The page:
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3rd DUI in 5 years

Atlanta, GA |

My friend recently was charged with his 3rd DUI in 5 years. The first DUI was when he was 20, and the second DUI was after he had recently turned 21. He was just charged with his 3rd DUI a few weeks ago. After looking up some stuff about DUI convictions it seems like he didn't even serve the minimum sentence for the first two DUIs as required by the state of Georgia, possibly because the first two DUIs were tried together. I was wondering, realistically, what type of punishment my friend might receive - minimum and maximum. Also, if he enters alcohol rehabilitation and stays sober before his court date, how much can we expect this to impact his sentencing? Also, what kind of records should he be keeping of his sobriety - should he get a paper at his AA meetings or something? Thanks.

Attorney Answers 3


  1. Actually in Georgia the look-back period is now ten years. And regardless what his sentence was on the first two, he is looking at third offense punishment if convicted. The absolute minimum jail sentence is 15 days, but most judges would not be that lenient. The maximum punishment for any misdemeanor is twelve months in custody, but his actual incarceration would probably be somewhere between 30 and 90 days. In addition, there is a minimum 30 days of community service, fines up to $5000.00, and other mandatory provisions.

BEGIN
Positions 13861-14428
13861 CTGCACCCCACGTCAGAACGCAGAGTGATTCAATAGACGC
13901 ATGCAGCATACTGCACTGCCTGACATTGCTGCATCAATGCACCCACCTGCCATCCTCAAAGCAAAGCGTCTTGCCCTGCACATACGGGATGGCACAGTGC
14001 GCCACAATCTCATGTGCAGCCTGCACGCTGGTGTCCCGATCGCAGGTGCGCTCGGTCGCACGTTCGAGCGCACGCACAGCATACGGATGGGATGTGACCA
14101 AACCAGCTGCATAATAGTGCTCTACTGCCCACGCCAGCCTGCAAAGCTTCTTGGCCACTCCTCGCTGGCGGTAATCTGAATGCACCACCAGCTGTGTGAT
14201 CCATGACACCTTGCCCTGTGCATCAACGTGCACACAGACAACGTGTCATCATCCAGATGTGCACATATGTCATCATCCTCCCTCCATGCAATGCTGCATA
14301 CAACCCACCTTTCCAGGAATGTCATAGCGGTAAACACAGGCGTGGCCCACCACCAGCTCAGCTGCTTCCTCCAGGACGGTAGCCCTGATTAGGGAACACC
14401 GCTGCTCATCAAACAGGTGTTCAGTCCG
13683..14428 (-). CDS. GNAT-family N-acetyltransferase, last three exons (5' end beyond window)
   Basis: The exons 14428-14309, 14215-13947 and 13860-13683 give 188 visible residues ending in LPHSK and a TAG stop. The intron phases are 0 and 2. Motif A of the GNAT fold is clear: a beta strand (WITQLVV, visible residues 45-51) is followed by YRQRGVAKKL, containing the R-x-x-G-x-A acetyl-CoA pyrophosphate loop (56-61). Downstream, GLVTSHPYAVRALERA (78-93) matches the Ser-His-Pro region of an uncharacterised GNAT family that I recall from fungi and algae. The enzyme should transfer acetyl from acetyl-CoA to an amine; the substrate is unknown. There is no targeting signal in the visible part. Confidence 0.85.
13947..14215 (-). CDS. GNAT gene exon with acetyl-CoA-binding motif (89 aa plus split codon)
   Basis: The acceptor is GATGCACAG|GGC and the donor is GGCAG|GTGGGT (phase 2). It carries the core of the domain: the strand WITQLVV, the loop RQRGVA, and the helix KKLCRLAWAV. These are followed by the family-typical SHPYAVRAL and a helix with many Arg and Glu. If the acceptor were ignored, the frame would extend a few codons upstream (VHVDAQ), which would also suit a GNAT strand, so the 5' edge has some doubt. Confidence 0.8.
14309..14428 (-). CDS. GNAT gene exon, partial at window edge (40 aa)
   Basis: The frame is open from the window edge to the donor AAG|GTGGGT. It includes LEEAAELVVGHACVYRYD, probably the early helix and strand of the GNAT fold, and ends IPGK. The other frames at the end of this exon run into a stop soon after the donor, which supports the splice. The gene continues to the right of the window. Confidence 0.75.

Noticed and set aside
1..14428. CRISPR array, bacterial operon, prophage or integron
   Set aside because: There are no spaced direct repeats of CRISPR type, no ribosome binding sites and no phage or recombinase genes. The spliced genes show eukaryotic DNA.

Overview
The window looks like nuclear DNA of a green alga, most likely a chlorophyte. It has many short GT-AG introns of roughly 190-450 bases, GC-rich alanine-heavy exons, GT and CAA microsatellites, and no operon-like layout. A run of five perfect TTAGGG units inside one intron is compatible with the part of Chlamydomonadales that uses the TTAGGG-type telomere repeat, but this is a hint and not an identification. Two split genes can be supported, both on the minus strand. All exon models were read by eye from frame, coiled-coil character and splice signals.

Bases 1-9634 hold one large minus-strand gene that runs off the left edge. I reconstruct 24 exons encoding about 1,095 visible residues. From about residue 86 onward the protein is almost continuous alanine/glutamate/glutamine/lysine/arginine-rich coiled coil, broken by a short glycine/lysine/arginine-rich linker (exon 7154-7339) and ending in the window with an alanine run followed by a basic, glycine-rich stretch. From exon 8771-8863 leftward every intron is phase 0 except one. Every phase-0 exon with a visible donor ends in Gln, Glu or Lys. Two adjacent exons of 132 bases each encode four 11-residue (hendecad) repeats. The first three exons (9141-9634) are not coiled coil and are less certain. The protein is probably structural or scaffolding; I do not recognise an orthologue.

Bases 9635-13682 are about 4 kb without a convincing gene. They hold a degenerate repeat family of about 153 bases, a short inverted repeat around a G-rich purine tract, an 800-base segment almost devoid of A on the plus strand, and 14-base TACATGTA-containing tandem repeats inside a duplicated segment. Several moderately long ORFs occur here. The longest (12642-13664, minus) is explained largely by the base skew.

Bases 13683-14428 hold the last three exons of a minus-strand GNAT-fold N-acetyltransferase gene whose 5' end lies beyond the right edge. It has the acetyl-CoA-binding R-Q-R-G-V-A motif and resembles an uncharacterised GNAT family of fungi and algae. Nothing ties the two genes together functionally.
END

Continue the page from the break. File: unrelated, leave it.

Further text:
2. I think you'll find many of the answers you are looking for on my website, clarktowne.com under the DUI FAQ section.
    http://www.clarktowne.com/if-this-is-not-your-first-dui-in-the-past-ten-years

    A good DUI lawyer may help him avoid the worst possibilities. Make sure he interviews at least three lawyers and finds the one he is most comfortable with.


  3. I agree with the first answer.

    I write to address your second question: Whether your friend obtaining treatment will affect his sentence. This is a very state-specific question. In WI, treatment is heavily considered at sentencing and generally results in a lesser sentence. In some counties here, prosecutors even make offers contingent upon a defendant obtaining substantial treatement.

    Even if treatment does not affect your friend's sentence, however, it will certainly benefit him on a personal level. I would recommend treatment for that reason alone.

    Bottom line: You should consult with a local, experienced DUI defense attorney. You can find such an attorney through the National College of DUI Defense: www.ncdd.com.

    Good luck!

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